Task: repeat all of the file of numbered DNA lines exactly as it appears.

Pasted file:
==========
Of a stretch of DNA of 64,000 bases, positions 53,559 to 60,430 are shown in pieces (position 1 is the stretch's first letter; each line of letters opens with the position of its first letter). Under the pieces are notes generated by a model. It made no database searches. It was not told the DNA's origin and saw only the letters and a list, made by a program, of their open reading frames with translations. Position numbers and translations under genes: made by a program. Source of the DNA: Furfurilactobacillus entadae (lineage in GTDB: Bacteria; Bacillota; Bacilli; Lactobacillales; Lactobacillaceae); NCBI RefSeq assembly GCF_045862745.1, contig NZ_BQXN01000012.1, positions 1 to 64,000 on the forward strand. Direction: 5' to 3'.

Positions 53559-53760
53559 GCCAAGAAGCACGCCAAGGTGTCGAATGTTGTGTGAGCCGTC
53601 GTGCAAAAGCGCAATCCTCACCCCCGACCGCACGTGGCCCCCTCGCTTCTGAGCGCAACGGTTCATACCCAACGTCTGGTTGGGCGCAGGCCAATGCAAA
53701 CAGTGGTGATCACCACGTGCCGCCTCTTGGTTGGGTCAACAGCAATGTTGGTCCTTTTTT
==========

Of a stretch of DNA of 64,000 bases, positions 53,559 to 60,430 are shown in pieces (position 1 is the stretch's first letter; each line of letters opens with the position of its first letter). Under the pieces are notes generated by a model. It made no database searches. It was not told the DNA's origin and saw only the letters and a list, made by a program, of their open reading frames with translations. Position numbers and translations under genes: made by a program. Source of the DNA: Furfurilactobacillus entadae (lineage in GTDB: Bacteria; Bacillota; Bacilli; Lactobacillales; Lactobacillaceae); NCBI RefSeq assembly GCF_045862745.1, contig NZ_BQXN01000012.1, positions 1 to 64,000 on the forward strand. Direction: 5' to 3'.

Positions 53559-53760
53559 GCCAAGAAGCACGCCAAGGTGTCGAATGTTGTGTGAGCCGTC
53601 GTGCAAAAGCGCAATCCTCACCCCCGACCGCACGTGGCCCCCTCGCTTCTGAGCGCAACGGTTCATACCCAACGTCTGGTTGGGCGCAGGCCAATGCAAA
53701 CAGTGGTGATCACCACGTGCCGCCTCTTGGTTGGGTCAACAGCAATGTTGGTCCTTTTTT